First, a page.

strsubcodechain International Trade - Data and Methods
Sources and Definitions
Search OECD Statistics
    Sources, Definitions       & Public Data (Home)
    Business Cycle 
      Analysis Database
    Key Economic
    Real-Time &       Revisions Database
    MEI Home
    Contact Us
[Download Public Data][Version française] | [Printable Version]
Subjects > International Trade

|Australia | Austria | Belgium | Brazil | Canada | Chile | China | Colombia | Costa Rica | Czech Republic | Denmark | Estonia | Finland | France | Germany | Greece | Hungary | Iceland | India | Indonesia | Ireland | Israel | Italy | Japan | Korea | Luxembourg | Mexico | Netherlands | New Zealand | Norway | Poland | Portugal | Russian Federation | Slovak Republic | Slovenia | South Africa | Spain | Sweden | Switzerland | Turkey | United Kingdom | United States | OECD - Total | Major Seven | OECD - Europe | Euro Area | European Union | World |

Subject: Foreign Trade

Direct source
Generally, national statistical institutes are the source for data. It should be noted that for euro area EU member states, the source is Eurostat.

Source Periodicity
When not provided by countries, annual and quarterly data are sum of monthly values.

Contact person
OECD statistics contact:

Key statistical concept
The published international trade data show seasonally adjusted imports and exports data in billions of US dollars. Imports consist of: (i) imports for direct domestic consumption; (ii) withdrawals from bonded warehouses and free zones for domestic consumption (special trade only); and (iii) imports into bonded warehouses and free zones (general trade only).

Exports consist of: (i) exports of national products; (ii) exports without transformation of goods which had already been counted as special imports; and (iii) exports from bonded warehouses or free zones of goods which have not been transformed since import (general trade only).

Recommended uses and limitations
In all OECD countries statistics on imports and exports of goods (merchandise trade) are regarded as among the most important economic statistics. The primary uses of short-term merchandise trade statistics are:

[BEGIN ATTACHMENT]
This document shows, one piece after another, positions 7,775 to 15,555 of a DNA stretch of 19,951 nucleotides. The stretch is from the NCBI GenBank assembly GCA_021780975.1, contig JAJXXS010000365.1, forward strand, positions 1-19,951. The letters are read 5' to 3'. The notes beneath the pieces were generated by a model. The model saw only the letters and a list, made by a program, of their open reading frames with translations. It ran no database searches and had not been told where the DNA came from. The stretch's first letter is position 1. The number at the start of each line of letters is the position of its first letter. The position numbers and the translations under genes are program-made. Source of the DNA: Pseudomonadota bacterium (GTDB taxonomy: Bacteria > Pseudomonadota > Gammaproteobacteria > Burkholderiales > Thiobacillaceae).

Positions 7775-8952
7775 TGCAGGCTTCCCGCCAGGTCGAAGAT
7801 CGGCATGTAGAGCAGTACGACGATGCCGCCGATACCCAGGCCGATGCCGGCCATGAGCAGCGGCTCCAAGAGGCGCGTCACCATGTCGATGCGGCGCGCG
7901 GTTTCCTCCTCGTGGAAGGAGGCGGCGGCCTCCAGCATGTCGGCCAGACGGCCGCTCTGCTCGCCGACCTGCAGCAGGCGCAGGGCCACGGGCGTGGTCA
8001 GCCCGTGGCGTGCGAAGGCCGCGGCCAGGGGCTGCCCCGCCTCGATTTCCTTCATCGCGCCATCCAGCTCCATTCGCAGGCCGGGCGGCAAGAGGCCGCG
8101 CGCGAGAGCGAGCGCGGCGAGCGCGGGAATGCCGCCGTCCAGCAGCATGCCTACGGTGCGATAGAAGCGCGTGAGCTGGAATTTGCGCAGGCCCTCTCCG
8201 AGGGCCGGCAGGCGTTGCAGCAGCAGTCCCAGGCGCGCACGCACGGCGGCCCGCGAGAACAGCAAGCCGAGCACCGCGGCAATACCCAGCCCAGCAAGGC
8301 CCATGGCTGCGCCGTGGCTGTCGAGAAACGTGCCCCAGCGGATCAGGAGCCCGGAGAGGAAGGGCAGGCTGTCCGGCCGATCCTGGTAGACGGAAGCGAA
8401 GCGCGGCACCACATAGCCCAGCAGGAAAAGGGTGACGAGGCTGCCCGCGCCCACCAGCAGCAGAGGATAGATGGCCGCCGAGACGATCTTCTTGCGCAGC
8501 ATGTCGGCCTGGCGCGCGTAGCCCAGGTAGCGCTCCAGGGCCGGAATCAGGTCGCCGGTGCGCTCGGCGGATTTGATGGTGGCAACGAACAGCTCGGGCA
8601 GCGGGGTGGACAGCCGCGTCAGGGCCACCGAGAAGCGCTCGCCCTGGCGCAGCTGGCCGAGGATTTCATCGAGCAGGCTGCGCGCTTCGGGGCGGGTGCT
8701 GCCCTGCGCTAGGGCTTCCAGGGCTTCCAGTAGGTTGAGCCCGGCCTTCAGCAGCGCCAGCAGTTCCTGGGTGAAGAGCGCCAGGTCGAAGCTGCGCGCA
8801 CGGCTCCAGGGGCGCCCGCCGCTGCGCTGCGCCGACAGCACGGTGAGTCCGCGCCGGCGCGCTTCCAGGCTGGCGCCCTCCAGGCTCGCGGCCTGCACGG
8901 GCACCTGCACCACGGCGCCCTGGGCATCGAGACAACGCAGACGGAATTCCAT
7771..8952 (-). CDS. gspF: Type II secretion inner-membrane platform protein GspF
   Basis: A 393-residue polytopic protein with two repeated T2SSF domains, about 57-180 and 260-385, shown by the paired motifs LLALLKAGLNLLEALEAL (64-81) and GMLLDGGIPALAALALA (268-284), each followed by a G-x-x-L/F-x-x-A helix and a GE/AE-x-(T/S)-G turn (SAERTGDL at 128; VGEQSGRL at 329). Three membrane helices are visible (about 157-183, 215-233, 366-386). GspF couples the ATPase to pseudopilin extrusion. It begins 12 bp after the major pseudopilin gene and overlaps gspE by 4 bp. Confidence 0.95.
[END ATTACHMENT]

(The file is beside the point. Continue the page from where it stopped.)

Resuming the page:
as a short-term economic indicator;
as an input to the compilation of import or export components of various price indices; and
as an input to the compilation of balance of payments statistics and national accounts.

In addition to the above, merchandise trade statistics are an important input to the development of trade policy, including fiscal, monetary, structural and sectoral issues.

For instance,
Customs duties collected on imports are a major source of government revenue.
Foreign trade statistics provide important market information for the business sector. At the detailed level, they can be used to identify the types of products that are presently being imported but which could be produced domestically; to help importers identify sources of supply; and to help exporters find new foreign markets.
Foreign demand for a country's exports may have a significant impact on domestic incomes. Levels and changes in exports are thus an important indicator of earnings, tax revenues and living standards.
To operate their exchange rate policies, governments need to know the levels and trends of imports and exports because exchange rates are determined by the demand for different currencies, a large part of which comes from the demand for exports and imports.

OECD countries in the main follow the United Nations "International Merchandise Trade Statistics Manual 2010" quite closely. As their economies are closely linked through trade flows, it is in their interests to use the same definitions and standards for trade statistics. However, there may be practical difficulties relating to the recording of trade in military goods and the valuation of trade between related enterprises.